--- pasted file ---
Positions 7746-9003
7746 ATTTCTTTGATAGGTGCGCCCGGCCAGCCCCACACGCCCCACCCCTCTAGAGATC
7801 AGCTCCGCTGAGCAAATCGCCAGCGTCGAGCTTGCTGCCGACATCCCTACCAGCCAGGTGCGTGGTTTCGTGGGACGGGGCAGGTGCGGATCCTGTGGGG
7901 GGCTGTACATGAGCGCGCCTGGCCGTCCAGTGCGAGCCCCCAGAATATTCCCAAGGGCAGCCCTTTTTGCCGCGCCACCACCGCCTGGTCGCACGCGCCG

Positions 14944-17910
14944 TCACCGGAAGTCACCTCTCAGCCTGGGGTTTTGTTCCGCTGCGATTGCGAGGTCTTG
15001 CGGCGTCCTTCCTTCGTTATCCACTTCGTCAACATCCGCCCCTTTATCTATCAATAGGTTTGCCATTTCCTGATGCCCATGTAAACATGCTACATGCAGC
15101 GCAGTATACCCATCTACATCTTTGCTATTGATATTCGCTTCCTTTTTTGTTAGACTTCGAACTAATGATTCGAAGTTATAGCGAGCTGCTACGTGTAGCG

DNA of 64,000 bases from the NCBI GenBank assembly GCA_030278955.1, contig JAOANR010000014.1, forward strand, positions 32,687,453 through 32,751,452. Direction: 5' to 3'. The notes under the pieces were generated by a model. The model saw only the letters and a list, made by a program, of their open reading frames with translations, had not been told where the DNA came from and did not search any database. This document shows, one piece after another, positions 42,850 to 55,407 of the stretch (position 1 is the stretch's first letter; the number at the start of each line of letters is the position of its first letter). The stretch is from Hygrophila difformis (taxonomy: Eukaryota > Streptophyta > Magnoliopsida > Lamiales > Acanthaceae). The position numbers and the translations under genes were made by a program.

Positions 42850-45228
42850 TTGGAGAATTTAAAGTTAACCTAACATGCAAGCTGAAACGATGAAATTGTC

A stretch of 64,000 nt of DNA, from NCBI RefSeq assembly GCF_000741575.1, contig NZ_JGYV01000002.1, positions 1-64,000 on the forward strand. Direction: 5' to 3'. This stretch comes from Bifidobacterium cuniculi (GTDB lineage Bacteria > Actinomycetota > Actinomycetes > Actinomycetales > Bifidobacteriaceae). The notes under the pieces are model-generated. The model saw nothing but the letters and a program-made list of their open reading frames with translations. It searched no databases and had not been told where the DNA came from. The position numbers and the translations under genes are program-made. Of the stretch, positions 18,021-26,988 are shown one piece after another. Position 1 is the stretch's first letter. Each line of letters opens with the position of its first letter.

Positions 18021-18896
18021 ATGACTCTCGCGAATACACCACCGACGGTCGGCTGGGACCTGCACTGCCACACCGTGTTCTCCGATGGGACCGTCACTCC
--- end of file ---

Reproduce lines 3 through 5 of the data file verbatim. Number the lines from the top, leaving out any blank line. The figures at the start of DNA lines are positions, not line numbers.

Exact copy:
7801 AGCTCCGCTGAGCAAATCGCCAGCGTCGAGCTTGCTGCCGACATCCCTACCAGCCAGGTGCGTGGTTTCGTGGGACGGGGCAGGTGCGGATCCTGTGGGG
7901 GGCTGTACATGAGCGCGCCTGGCCGTCCAGTGCGAGCCCCCAGAATATTCCCAAGGGCAGCCCTTTTTGCCGCGCCACCACCGCCTGGTCGCACGCGCCG

Positions 14944-17910